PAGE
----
Vik Muniz

‘‘Bacteria interact with each other at the microscopic level, communicating where and when they should search for food. In this series, strains of Paenibacillus and Salmonella, known to cause a variety of diseases such as food poisoning, typhoid fever, and bacteremia are allowed to grow and spread on dishes. The patterns emerge from an initial population of bacteria that swim outward through an Agar gel using their motorized tails, creating the equivalent of a microscopic traffic jam of bacteria.’’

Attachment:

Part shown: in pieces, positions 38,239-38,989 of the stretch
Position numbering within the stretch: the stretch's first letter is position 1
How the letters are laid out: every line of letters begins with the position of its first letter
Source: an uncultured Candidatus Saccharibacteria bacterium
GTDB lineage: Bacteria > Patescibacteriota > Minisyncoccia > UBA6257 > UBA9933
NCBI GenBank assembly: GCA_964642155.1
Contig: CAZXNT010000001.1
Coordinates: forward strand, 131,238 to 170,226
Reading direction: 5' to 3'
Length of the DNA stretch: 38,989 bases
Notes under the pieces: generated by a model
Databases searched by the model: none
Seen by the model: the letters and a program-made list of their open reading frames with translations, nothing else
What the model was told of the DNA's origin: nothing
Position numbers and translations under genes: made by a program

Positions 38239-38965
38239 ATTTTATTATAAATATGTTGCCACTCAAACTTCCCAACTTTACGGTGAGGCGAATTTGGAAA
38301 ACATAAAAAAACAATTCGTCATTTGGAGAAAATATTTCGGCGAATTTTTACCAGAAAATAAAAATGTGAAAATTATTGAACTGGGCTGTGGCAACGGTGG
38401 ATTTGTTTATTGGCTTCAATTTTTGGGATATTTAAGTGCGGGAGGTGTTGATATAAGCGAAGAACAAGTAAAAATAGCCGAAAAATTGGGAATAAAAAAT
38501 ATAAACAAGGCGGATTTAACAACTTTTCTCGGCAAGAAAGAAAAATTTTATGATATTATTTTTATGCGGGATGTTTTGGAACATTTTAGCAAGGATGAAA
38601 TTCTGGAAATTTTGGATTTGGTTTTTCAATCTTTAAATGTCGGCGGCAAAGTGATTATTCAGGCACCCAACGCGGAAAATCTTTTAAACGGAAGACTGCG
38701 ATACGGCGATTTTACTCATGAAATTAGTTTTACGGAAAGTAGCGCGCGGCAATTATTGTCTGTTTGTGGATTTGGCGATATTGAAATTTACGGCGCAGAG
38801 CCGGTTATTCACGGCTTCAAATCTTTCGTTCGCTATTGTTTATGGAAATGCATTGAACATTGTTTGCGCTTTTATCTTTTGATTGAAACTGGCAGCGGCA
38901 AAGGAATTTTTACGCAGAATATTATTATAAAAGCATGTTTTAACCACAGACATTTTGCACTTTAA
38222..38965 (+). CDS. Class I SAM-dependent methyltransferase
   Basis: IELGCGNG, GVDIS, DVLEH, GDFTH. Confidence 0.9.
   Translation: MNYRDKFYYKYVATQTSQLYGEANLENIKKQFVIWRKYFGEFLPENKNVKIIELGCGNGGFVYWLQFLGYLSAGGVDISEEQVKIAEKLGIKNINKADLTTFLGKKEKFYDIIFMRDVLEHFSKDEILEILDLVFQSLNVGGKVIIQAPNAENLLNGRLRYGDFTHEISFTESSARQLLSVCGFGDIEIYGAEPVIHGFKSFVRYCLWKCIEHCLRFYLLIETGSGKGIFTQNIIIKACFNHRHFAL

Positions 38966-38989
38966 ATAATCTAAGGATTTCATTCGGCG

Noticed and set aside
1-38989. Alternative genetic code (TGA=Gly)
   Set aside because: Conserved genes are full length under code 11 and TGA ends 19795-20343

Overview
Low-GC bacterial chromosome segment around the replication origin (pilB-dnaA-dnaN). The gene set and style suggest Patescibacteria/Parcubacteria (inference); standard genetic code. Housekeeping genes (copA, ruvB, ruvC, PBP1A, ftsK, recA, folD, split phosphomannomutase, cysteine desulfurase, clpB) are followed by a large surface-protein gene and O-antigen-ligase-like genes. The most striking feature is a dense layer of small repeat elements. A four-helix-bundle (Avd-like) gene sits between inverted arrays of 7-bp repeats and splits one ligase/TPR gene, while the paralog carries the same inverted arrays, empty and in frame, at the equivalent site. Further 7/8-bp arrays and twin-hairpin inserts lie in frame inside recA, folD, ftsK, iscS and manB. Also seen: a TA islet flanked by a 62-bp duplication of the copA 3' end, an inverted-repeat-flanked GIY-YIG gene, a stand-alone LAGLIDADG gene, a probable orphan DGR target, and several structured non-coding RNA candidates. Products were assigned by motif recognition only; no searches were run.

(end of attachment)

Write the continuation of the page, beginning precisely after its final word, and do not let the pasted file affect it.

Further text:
Vik Muniz (Brazilian, b.1961 in São Paulo, Brazil) is a contemporary visual artist. After working briefly in advertising in São Paulo, Muniz moved to Brooklyn, NY where he began his career in the late 80s. Initially interested in sculpture, he gradually transitioned to drawing and photography. Muniz began re-creating iconic images from photojournalism and art history from unusual, often everyday materials into his photographic process. Among other materials, these have included chocolate, dust, diamonds, sugar, junk, pigment, ketchup, caviar, and wire. In the early 1990s, his Pictures of Chocolate and the series Sugar Children were some of the first works to garner the attention of critics and museum curators. In 1998, he participated in the 24th International Biennale in São Paulo, and in 2001, he represented Brazil at the 49th Biennale in Venice, Italy. His work has been exhibited and collected by prestigious institutions around the world including: the Solomon R. Guggenheim Museum, the Museum of Modern Art, the Whitney Museum of American Art and the Metropolitan Museum of Art, all in New York; the Tate Modern in London; the Centre National de la Photographie in Paris; the National Portrait Gallery in Washington, D.C.; the Museum of Modern Art in Rio de Janeiro and the 21st Century Museum of Contemporary Art in Japan. His documentary Waste Land (2010) was nominated for an Academy Award, and won the Best World Cinema Documentary at the Sundance Film Festival. He currently lives and works in New York and Rio de Janeiro.

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